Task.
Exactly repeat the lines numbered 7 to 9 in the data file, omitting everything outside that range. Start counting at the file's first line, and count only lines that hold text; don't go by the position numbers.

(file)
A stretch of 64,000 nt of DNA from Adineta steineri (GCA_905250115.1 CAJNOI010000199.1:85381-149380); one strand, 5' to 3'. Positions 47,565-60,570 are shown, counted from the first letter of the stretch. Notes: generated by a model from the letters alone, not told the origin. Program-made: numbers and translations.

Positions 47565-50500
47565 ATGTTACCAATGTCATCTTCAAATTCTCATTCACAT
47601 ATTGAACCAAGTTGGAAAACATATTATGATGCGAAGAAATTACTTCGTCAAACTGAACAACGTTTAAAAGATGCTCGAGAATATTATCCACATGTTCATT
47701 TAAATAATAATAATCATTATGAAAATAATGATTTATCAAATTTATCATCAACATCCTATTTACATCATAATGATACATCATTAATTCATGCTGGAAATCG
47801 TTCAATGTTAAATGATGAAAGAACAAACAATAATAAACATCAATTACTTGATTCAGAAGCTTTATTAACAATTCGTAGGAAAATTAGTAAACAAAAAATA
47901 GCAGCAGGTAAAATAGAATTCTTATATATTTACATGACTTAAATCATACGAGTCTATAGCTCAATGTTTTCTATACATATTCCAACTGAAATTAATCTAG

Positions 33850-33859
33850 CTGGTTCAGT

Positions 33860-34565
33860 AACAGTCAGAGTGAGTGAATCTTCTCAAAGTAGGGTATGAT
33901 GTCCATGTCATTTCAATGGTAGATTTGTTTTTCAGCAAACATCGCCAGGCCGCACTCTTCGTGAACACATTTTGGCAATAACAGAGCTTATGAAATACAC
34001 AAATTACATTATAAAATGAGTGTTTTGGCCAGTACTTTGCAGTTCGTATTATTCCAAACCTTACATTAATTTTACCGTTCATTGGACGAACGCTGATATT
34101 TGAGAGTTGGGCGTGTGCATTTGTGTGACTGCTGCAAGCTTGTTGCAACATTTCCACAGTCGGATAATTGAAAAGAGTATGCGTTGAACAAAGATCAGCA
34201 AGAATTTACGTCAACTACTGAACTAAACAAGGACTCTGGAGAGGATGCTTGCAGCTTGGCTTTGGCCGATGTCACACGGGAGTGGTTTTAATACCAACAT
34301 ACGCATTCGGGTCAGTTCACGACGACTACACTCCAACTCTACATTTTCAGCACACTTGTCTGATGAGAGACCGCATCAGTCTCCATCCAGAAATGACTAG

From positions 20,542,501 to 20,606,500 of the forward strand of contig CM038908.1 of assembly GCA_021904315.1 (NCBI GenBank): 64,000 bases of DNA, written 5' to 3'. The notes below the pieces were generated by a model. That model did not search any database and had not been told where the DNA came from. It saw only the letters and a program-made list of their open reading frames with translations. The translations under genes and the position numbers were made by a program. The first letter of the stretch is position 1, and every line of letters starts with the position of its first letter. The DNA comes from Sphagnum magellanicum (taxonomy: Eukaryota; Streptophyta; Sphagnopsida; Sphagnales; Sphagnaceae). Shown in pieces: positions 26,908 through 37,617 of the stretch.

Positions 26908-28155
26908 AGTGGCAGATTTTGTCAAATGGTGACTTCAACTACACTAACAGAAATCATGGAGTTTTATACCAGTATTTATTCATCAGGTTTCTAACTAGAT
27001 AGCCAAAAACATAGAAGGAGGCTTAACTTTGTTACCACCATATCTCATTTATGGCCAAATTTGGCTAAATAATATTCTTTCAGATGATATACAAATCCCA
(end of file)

47901 GCAGCAGGTAAAATAGAATTCTTATATATTTACATGACTTAAATCATACGAGTCTATAGCTCAATGTTTTCTATACATATTCCAACTGAAATTAATCTAG

Positions 33850-33859
33850 CTGGTTCAGT